...Views from mid-Atlantic
26 June 2004

Tests on the painting called the Mandylion, revered as a miraculous imprinted image of Christ, have revealed it to have been made in the 13th century. There are several early versions of the image, but the one in Genoa is the first to have been subjected to a thorough scientific examination.

From a writer's standpoint, this is a very odd piece done for the Washington Post by the president of the European Commission, Romano Prodi, and the European commissioner for external relations, Chris Patten. It was written to be published on the day of President Bush's meeting with European leaders. It is in two parts - the first a confident recitation of European complaints about American behaviour over Iraq, then a very abrupt bridge into a second part, which is a distinctly unconfident skitter over what needs to be done in the future, ending with the obligatory piece of sugary crap that always ends statements like this - "We hope, then, that the meeting we will have with President Bush today...will be an opportunity to demonstrate that, whatever differences we may have had, for the future we are united in a common resolve to work together, side by side as true partners to see the emergence of a pluralist, democratic Iraq, at peace with itself and its neighbors, playing a full role in the international community." I say it it is an odd statement because I'm surprised that the staffs of these two men would allow something quite so transparently unpolished to get into print, especially in one of the world's leading newspapers.

Both of these men are soon leaving their offices, Romano Prodi at the end of his term, Chris Patten, who wanted to succeed him, because he became a political casuality of the Chirac-Blair arguments over the European Constitution. Patten often seems to use reason and intelligence to paper over an emotionally tempestuous nature, and I wonder if his reaction to being ruled out of the running to lead Europe might have had something to do with this statement's odd-ness. This statement was almost certainly an occasion when his emotion got the better of him.

International investigators are examining whether Syria acquired nuclear technology and expertise through the black market network operated by Pakistani scientist Abdul Qadeer Khan, the Los Angeles Times quotes US officials and Western diplomats as having confirmed. "Intelligence reports indicate that Khan and some associates visited Syria in the late 1990s and later held clandestine meetings with Syrian nuclear officials in Iran, the diplomats said. Concerns were heightened after an experimental US electronic eavesdropping device recently picked up signals indicating that Syria was operating centrifuges, which enrich uranium for possible use in nuclear weapons."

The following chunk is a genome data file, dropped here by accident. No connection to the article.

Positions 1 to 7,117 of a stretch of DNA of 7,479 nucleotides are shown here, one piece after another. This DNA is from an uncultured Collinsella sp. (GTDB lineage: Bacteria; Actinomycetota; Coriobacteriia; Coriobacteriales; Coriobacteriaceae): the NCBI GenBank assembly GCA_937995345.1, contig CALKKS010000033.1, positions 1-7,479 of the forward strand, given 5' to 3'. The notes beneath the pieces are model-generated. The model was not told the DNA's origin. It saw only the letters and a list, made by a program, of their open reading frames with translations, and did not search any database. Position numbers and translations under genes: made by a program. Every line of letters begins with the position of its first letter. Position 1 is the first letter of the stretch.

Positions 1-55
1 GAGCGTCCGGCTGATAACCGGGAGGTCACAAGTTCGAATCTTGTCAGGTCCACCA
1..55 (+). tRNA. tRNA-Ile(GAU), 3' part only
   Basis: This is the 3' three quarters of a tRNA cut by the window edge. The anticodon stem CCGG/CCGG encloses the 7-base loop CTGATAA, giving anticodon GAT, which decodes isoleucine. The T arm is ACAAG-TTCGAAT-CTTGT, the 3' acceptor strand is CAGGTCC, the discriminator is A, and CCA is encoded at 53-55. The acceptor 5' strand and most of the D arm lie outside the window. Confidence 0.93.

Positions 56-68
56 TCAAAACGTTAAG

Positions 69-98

Orson Welles once called Jimmy Cagney "a displacer of air". The script of the 1940 film, White Heat, for example, called for massive grief in his character. "If you gave that scene to some of today's tough actors, Gene Hackman, Clint Eastwood, Robert Duvall," the Guardian suggests, "they might give you a hint of physical collapse, there might be a tear.

"Cagney went crazy. Years later, there were extras in that scene who professed themselves terrified at what the actor did. He crushes his tin cup. He lets loose a terrible roar or scream. And he becomes consumed with violence. Asked where it came from, Cagney mentioned the memory of his own father in alcoholic fits, and something else seen in a mental hospital. But there was also the imagination that trusted nothing so much as the release of energy."

25 June 2004

China's People's Daily says a new railroad is to be built that will link Qinghai in China and Tibet. The Qinghai-Tibet Railway, the newspaper says, "is a project unequaled in terms of engineering cost, project duration, and transportation capacity so far. There are unparalleled difficulties to address regarding terrain and environmental protection for the constructors. Out of the 1,142 kilometers of railway, 960 kilometers are more than 4,000 meters above sea level and 550 kilometers are in areas of frozen earth. How to build a roadbed on the frozen earth of the plateau becomes the essential problem for the project."

I remember reading Lobsang Rampa's book, The Third Eye, when I was in school many years ago, in which he claimed the only wheels that had ever been allowed in then-mysterious, pre-Chinese invasion Tibet were prayer wheels. Remember this guy? He claimed to have had a procedure done on his forehead by Tibetan Buddhist monks to allow him to see people's natures with that "third eye" of the book's title. What a profound disappointment it was to discover he'd made it all up, and that Tuesday Lobsang Rampa was really Cyril Henry Hoskins, born in Devon, England, the imaginative son of a plumber named Joseph Henry Hoskins. Still, I guess that was good preparation for knowing how to deal with all the other books in that vein that have been published - the rubbish about the Bermuda triangle, for instance, the spaceship airports in Peru and, looks like, the entire oeuvre of Carlos Castaneda.

Visionary Arthur C Clarke writes about "terraforming" - altering planets in order to make them safe for human habitation - and about how the newly-discovered reality of Mars differs from the ideas he had as a young science fiction writer.

In a Washington speech this week, International Atomic Energy Agency head Mohammad elBaradei is reported to have been unusually blunt in describing the danger that terrorists could obtain nuclear weapons.

"We are actually having a race against time which I don't think that we can afford," he stated. "The danger is so imminent, not only with regard to countries acquiring nuclear weapons, but also terrorists getting their hands on some of these nuclear materials - uranium or plutonium."